So, if you want to order a complete lantern kit, to include all the materials you will need, such as Willow, tissue paper, masking tape, pva glue, fairy lights and instructions, then please email
KIDSOFGAYDON@GMAIL.COM by 6 December.
We will then distribute them or they will be available to collect when they are ready (around 2th December) for you to make and display from the 20th!
We’ve tried to keep the costs down:
1 kit for a single lantern £10; 2 kits for two lanterns £17; 4 kits for four lanterns £30.
Next year, we hope to host more community events but until then, have a very Merry (and safe) Christmas and we’ll be back with more news next year!
Warm wishes to you and your families from Mirrin, Julie, Lisa and Salli.
Hip hip hooray! The village of Gaydon raised the Union Flag in salutation as HM The Queen and the Duke of Edinburgh celebrated their 73rd Wedding Anniversary on 20th November.
The happy couple marked the occasion by releasing a photograph of them reading a card made by their great-grandchildren Prince George, Princess Charlotte and Prince Louis.
In reference to their long marital union, the Queen chose to wear a brooch depicting a chrysanthemum, symbol of loyalty and devoted love, made from sapphires and diamonds set in platinum. She wore the same brooch in photographs taken on their honeymoon at Broadlands in Hampshire; and again in pictures taken to mark their Diamond wedding in 2007. On their Golden wedding anniversary Her Majesty paid very personal tribute to Prince Philip in a speech at the Guildhall in London, in which she said:
'He is someone who doesn't take easily to compliments, but he has, quite simply, been my strength and stay all these years.'
The flag was also flown on 30 November for St Andrew, the Patron Saint of Scotland.
Have you got something to celebrate? Contact Siobhan Hannan on 07780 678582 and she will raise the Flag for you. The cost is a donation of £5 to Church funds.
A Friendly Gesture
It came to my attention the other day that although we are all wearing masks and keeping our distance the majority of us are still afraid.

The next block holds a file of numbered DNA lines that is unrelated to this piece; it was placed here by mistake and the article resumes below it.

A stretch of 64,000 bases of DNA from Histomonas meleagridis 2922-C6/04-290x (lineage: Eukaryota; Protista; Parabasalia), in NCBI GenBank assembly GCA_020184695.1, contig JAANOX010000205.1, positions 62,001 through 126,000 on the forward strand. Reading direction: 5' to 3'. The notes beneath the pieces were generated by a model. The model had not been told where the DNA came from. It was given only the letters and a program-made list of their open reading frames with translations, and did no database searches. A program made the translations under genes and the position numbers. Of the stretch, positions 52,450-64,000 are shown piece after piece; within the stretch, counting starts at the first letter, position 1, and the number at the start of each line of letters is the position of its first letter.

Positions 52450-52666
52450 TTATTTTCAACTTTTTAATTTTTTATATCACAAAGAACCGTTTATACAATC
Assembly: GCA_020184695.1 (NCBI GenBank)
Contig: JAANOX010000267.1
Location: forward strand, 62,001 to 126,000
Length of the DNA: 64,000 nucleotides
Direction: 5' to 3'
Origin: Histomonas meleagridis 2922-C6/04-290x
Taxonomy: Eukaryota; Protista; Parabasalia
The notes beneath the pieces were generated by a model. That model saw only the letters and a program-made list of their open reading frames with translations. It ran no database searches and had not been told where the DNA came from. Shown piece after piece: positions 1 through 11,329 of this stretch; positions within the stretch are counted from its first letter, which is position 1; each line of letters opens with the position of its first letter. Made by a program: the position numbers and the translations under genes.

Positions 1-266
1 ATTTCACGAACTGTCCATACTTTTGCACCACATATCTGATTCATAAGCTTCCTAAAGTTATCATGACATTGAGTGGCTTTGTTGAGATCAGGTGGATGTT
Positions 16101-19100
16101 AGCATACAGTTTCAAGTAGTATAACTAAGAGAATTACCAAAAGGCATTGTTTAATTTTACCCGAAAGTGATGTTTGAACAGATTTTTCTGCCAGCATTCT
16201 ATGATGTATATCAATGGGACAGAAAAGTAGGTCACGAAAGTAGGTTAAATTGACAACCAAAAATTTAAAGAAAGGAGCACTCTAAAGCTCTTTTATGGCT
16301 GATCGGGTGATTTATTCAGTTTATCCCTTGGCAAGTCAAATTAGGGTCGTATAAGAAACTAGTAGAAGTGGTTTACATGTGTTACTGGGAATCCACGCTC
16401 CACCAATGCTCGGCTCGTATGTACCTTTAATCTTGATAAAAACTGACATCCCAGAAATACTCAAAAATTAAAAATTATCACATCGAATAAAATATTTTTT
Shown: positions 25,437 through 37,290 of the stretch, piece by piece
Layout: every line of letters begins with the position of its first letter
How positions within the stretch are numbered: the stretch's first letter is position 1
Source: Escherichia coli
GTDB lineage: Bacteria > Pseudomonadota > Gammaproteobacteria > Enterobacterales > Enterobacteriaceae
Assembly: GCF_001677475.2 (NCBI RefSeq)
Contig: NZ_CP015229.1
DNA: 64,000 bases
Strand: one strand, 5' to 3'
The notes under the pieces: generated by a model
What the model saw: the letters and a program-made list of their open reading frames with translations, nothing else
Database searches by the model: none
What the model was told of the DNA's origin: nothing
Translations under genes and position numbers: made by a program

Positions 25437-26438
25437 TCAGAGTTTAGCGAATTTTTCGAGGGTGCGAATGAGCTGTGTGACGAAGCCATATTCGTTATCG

We meet someone maybe waiting to go into the shop or just taking a walk around the village and we are afraid if we speak to them we will catch this dreadful disease.
I am so saddened by this. I know it is hard for us all right now.
Some of you have lost so much this year and it is hard to be cheerful. But if that someone you meet is a person who lives on their own, how nice it it is for them to hear a friendly 'Hello' or 'Good Morning'!
It maybe their only contact with anyone that day. Maybe just a thought next time you are out?
My thanks, as always, for our brilliant village volunteers who are there to help us if we need them and those who keep our village store open.
We have a great little village. Stay safe everyone and keep smiling! Jan Ewers
News from Bronson Hill
Congratulations to Aron Aloysius, son of two staff at Bromson Hill Care Home, for winning a place at Clare College, Cambridge, to study Chemical Engineering via Natural Sciences. Aron’s parents, Raj and Dee, have worked at Bromson since June 2018. Aron has also won a prestigious Cambridge University bursary award for his achievements and started term in October. He studied at Bishop Ullathorne Catholic School in Coventry. Well done, Aron! The Parish Magazine would like to add Gaydon's congratulations to the good news from Bromson Hill Care Home's manager, Ram, and wish Aron every success in his chosen career.
Christmas Pop-up Arts Shop
St Mark's Church Hall
Rugby Road Leamington Spa CV32 6DL
Friday 4 December 7-9pm
Saturday 5 December 10am-4pm
Sunday 6 December 10am-4pm
Beautiful locally-created art and gift ideas to lift your spirits
in a spacious and covid-compliant venue.
December Allotment News